Step 5: Get an EIN and Complete Form 2553 on the IRS Website

An EIN is a number that is used by the US Internal Revenue Service (IRS) to identify and tax businesses. It is essentially a Social Security number for a business.

EINs are free when you .

Elect S Corp Tax Status
During the online EIN application, the IRS will provide a link to Form 2553, the Election By a Small Business form.

Visit our Form 2553 Instructions guide for detailed help with completing the form.

This is the form to elect S corp tax status for your LLC:

a screenshot of IRS website to choose 2553

Start an S Corp FAQ

What is an S corp (Supbchapter S)?

An S corporation (S corp) is a tax designation for which an LLC or a corporation can apply for through the IRS by completing and filing Election by a Small Business Corporation. 

What is the difference between an S corp and C corp?

C corporations (C corps) and S corporations (S corps) are two different types of tax statuses. S corps and C corps are often misunderstood to be business structures.

S Corporation

In an S corp, the business itself is not taxed.

An S corp allows business owners to become employees of the business and can reduce the tax burden under the right circumstances. LLCs and corporations can elect an S corp status. S corps have pass-through taxation, meaning that all profits are passed down to the members as in a default LLC. The members (owners) of LLCs are not salaried emloyees like in an S corp, so profits pay both income tax and self-employment taxes on the shareholder's personal income tax. In an S corp, the owners or members save on employment taxes due to only the salary being subject to self-employment taxes; the distributions only pay income tax. 

Learn more in our S corp vs C corp guide.

C Corporation

In a C corp, the business is taxed at a flat rate (currently 21%). A business taxed as a C corp faces double taxation because after the business is taxed, the shareholders are then taxed on their distributions on their personal income tax. For some corporations, the benefits can outweigh the disadvantages of double taxation.

Learn more in our S corp vs C corp guide.

Is an S corp an LLC?

No. An S corp is a tax status that an LLC or a corporation can elect to report a business's federal and state income taxes.

How do you form an S corp?

You can form an S corp by filing with the Internal Revenue Service (IRS).

What are the requirements for an S corp?

S corps must meet four requirements:

  • They can have no more than 100 shareholders.
  • All shareholders must be U.S. citizens who are private individuals (not other business entities).
  • Shareholders cannot be nonresident aliens.
  • The business may only issue one class of stock — this means all members must have the same distribution amount.

What are the tax benefits of an S corp?

Owners of S corps are considered employees of their company and they can save thousands of dollars on self-employment taxes as a result.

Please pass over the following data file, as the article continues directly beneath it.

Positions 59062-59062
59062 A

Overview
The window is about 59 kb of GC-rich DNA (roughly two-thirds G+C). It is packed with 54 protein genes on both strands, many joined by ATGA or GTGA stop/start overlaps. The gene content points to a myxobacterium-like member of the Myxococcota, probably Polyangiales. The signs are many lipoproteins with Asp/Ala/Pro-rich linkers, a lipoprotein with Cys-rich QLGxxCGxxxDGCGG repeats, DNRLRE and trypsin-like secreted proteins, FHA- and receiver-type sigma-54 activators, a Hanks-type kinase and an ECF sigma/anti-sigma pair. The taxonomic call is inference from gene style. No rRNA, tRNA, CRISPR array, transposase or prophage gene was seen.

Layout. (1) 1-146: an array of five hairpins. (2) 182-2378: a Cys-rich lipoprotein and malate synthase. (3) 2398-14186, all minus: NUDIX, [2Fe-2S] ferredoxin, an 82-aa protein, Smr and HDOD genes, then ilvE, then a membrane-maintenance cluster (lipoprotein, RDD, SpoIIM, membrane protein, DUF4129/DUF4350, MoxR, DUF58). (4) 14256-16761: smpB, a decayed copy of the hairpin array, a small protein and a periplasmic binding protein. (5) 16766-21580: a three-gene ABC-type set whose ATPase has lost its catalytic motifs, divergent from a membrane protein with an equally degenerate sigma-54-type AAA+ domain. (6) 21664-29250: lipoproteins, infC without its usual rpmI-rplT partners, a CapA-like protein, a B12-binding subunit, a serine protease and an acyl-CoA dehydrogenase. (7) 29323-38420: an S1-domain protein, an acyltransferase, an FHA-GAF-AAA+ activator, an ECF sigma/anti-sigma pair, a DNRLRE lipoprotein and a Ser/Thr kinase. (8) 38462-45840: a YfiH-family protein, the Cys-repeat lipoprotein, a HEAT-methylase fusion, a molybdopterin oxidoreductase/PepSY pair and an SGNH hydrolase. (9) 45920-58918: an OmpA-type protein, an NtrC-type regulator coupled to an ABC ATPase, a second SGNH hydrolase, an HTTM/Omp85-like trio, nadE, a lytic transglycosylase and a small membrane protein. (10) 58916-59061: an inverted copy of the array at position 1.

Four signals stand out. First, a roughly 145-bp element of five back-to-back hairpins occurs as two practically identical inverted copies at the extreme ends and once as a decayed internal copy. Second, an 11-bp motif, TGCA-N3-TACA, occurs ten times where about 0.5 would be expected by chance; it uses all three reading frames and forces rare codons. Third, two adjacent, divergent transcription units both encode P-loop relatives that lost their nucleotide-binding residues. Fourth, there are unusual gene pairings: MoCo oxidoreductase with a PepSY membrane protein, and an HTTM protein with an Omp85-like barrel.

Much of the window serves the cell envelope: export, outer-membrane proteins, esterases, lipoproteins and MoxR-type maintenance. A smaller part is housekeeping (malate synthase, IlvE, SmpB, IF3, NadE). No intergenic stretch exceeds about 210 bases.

Are taxes for LLCs and S corps the same?

No. The default taxes for an LLC and taxes for an S corp are not the same.

With an S corp, owners pay personal income tax and self-employment tax on a predetermined salary. They may then withdraw any remaining profits from the business as a “distribution,” which isn’t subject to self-employment tax.

With an LLC, all company profits pass through to the owners’ personal tax returns, and then the owners must pay personal income tax and self-employment tax on the entire amount.

Both LLCs and S corps benefit from a provision in the Tax Cuts and Jobs Act of 2017 that allows qualifying owners of pass-through entities to deduct 20% of qualified business income (QBI) from their tax return. However, for S corps, the deduction doesn’t apply to profits paid out as wages.

What is a reasonable salary for an S corp?

Unlike a default LLC business structure, in which owners must pay self-employment tax on all of the company’s profits, owners of S corps are considered employees of the business and only have to pay self-employment tax on a salary they receive. Any other money they take from the company’s profits in the form of disbursements isn’t subject to self-employment tax.

S corp owners are required to earn a “reasonable” salary, which basically means a fair market rate based on the individual’s qualifications as well as their duties and responsibilities at the company. The purpose of this requirement is to prevent S corp owners from paying themselves an artificially low salary in order to pay less self-employment tax.

What is a distribution?

A distribution is a dividend that a shareholder/owner can take from the business profits that remain after a company pays all of its employee salaries. Shareholders must pay personal income tax on distributions, but distributions aren’t subject to self-employment tax.

What is pass-through taxation?

Pass-through taxation is a system of taxation that generally applies to sole proprietorships, partnerships, LLCs, and S corps. In this system, the profits or losses of the business are not taxed at the business level. Instead, they pass through to the owners’ personal tax returns and are taxed at each owners’ personal income tax rate.

What is the S corp tax rate?

There’s no corporate tax rate for S corps. Instead, owners of S corps pay personal income tax on the company’s net profits. This rate depends on each owner’s personal income tax bracket.

Can I still use my DBA name if I elect to be an S corp?

LLCs and corporations that operate under a doing business as (DBA) name can choose the S corp election.

How do I pay myself from my LLC?

How LLC owners pay themselves depends on how the LLC is taxed, the number of members, and any agreements regarding profit sharing and sweat equity.

In a single-member LLC (SMLLC) or multi-member LLC (MMLLC), you can pay yourself:

  • a distribution that passes through to your individual tax return, or
  • a reasonable salary and distribution as an S corp

Read our guide to learn more about how to pay yourself from an LLC article.

Would you like to speak to a professional service that can handle your bookkeeping, tax filing, and regulatory requirements so you can focus on running your company? can do all that and more.